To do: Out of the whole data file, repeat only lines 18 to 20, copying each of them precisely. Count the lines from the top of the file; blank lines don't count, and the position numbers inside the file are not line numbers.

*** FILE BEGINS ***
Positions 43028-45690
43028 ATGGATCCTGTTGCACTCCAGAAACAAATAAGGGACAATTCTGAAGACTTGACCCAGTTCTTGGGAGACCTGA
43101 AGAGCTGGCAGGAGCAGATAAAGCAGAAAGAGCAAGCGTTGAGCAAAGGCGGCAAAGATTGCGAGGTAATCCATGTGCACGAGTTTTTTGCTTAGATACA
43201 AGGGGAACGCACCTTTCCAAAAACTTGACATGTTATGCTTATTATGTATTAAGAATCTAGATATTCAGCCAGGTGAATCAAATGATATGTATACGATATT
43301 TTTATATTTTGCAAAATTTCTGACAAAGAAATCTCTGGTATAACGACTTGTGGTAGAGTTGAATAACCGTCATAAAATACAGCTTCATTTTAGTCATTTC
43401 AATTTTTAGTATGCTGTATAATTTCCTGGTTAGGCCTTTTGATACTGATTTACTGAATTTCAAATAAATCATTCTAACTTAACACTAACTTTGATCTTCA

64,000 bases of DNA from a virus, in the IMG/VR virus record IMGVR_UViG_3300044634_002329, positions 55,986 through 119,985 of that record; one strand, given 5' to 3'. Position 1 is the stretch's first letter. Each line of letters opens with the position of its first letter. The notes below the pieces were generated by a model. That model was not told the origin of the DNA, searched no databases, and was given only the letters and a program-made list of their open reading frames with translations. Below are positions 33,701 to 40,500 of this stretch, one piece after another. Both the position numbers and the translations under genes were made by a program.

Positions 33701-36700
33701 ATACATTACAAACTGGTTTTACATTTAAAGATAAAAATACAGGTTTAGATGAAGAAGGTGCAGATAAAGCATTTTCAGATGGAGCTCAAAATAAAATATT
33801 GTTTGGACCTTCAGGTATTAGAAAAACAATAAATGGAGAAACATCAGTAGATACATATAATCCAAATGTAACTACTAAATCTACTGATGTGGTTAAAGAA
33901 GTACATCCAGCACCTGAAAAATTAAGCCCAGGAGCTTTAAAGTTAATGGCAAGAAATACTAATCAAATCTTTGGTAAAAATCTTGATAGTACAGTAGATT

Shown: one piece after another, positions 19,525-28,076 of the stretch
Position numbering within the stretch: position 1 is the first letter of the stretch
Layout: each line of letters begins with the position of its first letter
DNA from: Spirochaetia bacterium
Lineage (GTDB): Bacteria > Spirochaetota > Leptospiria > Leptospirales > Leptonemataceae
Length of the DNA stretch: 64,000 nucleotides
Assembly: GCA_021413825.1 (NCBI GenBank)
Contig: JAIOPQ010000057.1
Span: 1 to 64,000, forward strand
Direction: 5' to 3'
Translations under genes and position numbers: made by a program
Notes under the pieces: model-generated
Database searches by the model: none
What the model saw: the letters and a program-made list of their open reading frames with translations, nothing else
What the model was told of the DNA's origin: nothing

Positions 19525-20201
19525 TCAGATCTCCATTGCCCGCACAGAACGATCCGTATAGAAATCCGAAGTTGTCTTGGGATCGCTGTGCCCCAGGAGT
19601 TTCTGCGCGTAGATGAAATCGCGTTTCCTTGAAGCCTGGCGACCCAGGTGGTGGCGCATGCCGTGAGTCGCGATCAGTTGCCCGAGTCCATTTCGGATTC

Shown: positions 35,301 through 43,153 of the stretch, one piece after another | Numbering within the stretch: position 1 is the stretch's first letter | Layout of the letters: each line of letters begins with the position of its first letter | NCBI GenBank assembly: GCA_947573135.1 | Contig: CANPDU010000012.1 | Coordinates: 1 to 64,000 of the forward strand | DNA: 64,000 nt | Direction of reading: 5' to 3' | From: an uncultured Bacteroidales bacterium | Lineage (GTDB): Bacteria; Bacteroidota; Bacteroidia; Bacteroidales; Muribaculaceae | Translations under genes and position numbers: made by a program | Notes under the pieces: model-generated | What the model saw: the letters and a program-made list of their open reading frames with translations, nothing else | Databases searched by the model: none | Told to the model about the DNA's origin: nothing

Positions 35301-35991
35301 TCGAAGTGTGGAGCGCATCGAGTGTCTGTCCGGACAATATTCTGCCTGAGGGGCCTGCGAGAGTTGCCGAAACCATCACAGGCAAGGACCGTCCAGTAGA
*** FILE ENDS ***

Assembly: GCA_021413825.1 (NCBI GenBank)
Contig: JAIOPQ010000057.1
Span: 1 to 64,000, forward strand